The Inktober prompts that inspired this piece were disgusting, slippery, dune, armor, outpost, rocket and storm.
You would think getting caught in a sandstorm on a date would make it the worst date I’ve ever been on.
But I’ve been on some pretty bad dates.
This particular date didn’t start out that bad. He was boring but in an endearing sort of way that made me willing to listen to him blabber on. I was doing an internship in Kuwait that semester and we had met at work. His work seemed to be his life. Personally, the first two weeks of this internship had made me want to switch fields. We were taking a walk and he was talking about financial management and I was thinking about taking a poetry course when I got back to the States when suddenly he grabbed my arm and said, “Do you have a scarf or something with you?”
It’s Kuwait and I didn’t want to look like a total tourist so yes, I had a scarf on hand at all times. I was about to ask him why he cares when he pointed behind me. Turning around, I saw brown clouds rolling toward us, enveloping everything in their path. It was like watching CGI in real life, and for a moment, I thought that I was about to be cursed by the Evil Queen or something.
He pulled out a canteen and asked for my scarf. I obliged and he poured out some of the precious water over the silk.
“Wrap it around your head and cover your mouth and nose,” he told me.
I followed his instructions. The slippery fabric clung to my face and smelled like sweat. It felt more like a second-skin than armor. I didn’t have much time to think about how disgusting it was, though, because he had my hand and was dragging me toward the nearest building. I stumbled after him as everyone around also scrambled toward shelter. Our chosen outpost turned out to be a bank. I noticed a cookie table in the corner. Silver linings for every type of cloud, it seemed, even sandy ones.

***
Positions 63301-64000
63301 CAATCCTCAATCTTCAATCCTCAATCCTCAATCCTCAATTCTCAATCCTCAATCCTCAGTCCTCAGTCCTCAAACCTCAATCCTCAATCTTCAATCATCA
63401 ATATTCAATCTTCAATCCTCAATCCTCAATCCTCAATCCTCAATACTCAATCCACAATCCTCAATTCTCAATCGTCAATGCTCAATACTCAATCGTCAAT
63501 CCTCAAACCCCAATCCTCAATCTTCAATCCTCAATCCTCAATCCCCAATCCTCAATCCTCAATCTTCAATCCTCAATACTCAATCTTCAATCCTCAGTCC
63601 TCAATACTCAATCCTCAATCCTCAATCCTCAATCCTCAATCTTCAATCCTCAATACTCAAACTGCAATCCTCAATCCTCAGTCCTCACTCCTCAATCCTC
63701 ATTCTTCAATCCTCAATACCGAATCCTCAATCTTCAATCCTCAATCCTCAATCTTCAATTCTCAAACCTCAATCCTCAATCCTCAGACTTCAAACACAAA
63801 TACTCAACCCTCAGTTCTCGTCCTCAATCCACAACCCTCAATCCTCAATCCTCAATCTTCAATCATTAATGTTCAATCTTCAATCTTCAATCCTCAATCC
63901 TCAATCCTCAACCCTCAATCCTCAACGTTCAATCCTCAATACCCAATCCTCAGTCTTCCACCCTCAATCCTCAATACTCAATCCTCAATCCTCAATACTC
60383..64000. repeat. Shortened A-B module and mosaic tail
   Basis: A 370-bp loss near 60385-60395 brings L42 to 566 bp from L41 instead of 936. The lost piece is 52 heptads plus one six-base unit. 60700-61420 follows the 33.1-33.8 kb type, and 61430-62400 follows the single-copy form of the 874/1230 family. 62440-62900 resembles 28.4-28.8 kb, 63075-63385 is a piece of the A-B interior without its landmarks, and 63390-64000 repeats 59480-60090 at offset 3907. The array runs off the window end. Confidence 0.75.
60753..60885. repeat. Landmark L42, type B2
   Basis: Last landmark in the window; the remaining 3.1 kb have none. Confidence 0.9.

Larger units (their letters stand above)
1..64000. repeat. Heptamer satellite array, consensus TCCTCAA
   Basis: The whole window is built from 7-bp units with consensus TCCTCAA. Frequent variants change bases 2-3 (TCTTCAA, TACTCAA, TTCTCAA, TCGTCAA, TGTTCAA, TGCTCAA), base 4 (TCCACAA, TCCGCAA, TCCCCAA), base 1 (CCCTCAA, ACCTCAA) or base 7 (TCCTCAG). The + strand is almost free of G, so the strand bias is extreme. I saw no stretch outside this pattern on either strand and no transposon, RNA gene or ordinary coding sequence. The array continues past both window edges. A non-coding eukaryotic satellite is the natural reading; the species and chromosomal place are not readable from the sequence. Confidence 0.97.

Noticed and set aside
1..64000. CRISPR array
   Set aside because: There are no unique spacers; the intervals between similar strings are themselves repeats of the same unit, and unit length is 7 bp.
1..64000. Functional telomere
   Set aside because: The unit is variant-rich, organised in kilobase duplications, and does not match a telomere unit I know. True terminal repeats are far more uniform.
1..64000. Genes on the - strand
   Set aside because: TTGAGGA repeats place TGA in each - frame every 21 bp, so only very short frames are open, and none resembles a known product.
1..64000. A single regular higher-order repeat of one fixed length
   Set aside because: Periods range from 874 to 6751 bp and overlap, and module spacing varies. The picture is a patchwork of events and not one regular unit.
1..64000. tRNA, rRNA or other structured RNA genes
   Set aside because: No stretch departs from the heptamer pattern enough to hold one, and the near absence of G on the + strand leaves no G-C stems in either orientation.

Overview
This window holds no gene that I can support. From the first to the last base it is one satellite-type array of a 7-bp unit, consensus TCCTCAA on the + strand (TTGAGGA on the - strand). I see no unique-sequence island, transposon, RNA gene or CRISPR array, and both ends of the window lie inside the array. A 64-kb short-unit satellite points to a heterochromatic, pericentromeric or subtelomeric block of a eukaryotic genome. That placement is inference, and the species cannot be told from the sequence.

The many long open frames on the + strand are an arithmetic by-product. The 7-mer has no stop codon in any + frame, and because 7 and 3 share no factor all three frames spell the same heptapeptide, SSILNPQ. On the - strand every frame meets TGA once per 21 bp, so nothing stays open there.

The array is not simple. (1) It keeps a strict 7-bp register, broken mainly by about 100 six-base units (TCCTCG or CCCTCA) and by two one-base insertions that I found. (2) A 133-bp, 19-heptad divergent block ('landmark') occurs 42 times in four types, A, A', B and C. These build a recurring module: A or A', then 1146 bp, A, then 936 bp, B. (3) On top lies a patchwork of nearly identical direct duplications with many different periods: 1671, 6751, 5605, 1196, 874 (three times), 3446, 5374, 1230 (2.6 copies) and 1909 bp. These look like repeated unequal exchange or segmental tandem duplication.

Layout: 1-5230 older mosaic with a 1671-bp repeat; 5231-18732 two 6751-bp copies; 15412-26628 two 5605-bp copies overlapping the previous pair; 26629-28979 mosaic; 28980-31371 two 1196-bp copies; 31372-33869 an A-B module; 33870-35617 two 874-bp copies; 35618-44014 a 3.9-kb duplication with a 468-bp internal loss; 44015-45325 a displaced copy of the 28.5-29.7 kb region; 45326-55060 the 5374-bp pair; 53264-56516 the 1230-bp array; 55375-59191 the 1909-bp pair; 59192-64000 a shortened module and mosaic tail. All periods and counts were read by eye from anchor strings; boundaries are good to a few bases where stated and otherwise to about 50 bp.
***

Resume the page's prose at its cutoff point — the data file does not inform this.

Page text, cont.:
Suddenly, day became night. Everything was tinted a burnt orange color. I found myself holding his hand, even though he was boring, even though I didn’t anticipate a second date. If I changed my major, I wouldn’t need to finish this internship. I thought about all the other places I could be — reading poetry in New York City, boarding a rocket in Ukraine, studying ancient religion in Peru. Anywhere that wasn’t a desert. I was quite certain at that moment that I would never again entertain the idea of living in a desert.
Of course, three years later, here I am, teaching English to children in Kuwait. I go home at night to the boring man who saved me from my first sandstorm. We share a home, three children, and a hedgehog now. Quite to my surprise, he got a lot less boring during that sandstorm. He grabbed cookies for us and sat me down and told me about his grandfather teaching him what to do in a sandstorm. He told me why he was in finance and listened to why I didn’t want to stay in it. He agreed that I was meant for other things. When suspicion crept onto my face in response to that comment, he amended it: “Better things. Things that make use of the light inside you.”
When he proposed, he called me a light that not even a sandstorm’s darkness could snuff out. I mean, how could I say no to that?